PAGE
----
The cell indicated by the arrow is a monocyte. The cell on the left is a lymphocyte and the cell on the right a metamyelocyte. Before discussing the diagnosis of monocytic leukemia, I will, appropriately, demonstrate the various characteristics of monocytes observed in both health and disease.
Monocytes vary in size from 15 microns -30 microns in diameter, and smaller monocytes sometimes may be mistaken for larger lymphocytes. Generally, mature monocytes have irregularly shaped nuclei that may be folded. The fold may extend to the periphery of the nucleus, or it may be seen entirely within the nucleus. Another feature is the presence of straight lines or creaselike structures in the nuclei. The nuclear membranes are thin and flexible, which may account for the irregularity of the nuclei. The nuclear chromatin is fine and lacelike and stains the lightest of all the cell lines. In contrast to lymphocytes, monocytes do not have heavy blocks of chromatin. The cytoplasm has a distinctive gray-blue color. These cells may have small azurophilic granules peppered over the entire surface. Often the granules are so small that they are not within the visible range of a light microscope. The cytoplasm of monocytes tends to project buds or small pseudopods. The cytoplasm may be abundant or scanty. The nuclei are usually more concentric than those of myelocytes and promyelocytes. Vacuoles present in monocytes usually are the result of the blood standing in anticoagulant, although in patients with leukemia and infection, vacuoles may be seen in fresh blood without anticoagulant.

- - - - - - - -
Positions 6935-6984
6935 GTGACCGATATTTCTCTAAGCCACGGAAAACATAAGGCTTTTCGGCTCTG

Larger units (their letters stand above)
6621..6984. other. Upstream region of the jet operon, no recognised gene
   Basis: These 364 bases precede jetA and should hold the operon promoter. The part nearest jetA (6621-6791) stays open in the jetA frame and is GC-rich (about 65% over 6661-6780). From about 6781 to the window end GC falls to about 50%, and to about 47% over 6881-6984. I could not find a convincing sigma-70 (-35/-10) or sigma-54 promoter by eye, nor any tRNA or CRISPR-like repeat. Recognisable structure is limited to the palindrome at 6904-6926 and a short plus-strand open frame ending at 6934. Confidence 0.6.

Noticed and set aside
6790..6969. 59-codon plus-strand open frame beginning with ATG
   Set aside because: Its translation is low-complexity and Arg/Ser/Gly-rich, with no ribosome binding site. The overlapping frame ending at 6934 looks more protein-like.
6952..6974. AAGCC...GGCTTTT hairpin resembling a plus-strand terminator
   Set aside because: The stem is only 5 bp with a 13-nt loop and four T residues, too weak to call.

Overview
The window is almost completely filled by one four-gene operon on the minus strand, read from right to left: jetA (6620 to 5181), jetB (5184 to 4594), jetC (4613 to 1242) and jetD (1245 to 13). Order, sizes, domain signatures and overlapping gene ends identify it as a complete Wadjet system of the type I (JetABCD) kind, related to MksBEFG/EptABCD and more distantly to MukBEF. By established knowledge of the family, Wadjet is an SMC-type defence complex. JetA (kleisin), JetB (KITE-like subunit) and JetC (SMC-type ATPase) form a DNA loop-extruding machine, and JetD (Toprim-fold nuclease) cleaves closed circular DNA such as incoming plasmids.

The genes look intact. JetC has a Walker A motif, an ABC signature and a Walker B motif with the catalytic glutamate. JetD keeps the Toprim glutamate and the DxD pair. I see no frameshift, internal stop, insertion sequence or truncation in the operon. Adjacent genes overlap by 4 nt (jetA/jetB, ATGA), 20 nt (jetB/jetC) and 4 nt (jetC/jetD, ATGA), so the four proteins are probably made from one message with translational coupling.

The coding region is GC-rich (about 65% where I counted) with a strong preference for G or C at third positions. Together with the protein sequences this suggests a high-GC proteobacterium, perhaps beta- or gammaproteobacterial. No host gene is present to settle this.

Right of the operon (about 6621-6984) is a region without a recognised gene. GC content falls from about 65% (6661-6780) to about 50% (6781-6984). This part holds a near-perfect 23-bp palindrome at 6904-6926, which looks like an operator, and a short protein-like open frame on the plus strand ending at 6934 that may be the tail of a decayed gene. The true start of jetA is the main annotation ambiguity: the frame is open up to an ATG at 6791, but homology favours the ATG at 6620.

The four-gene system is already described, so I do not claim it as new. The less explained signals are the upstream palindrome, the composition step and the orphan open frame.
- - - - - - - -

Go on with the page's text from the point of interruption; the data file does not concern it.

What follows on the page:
Course Section: 09. Acute Myelomonocytic Leukemia - Monocytic Leukemia - and Erythroleukemia
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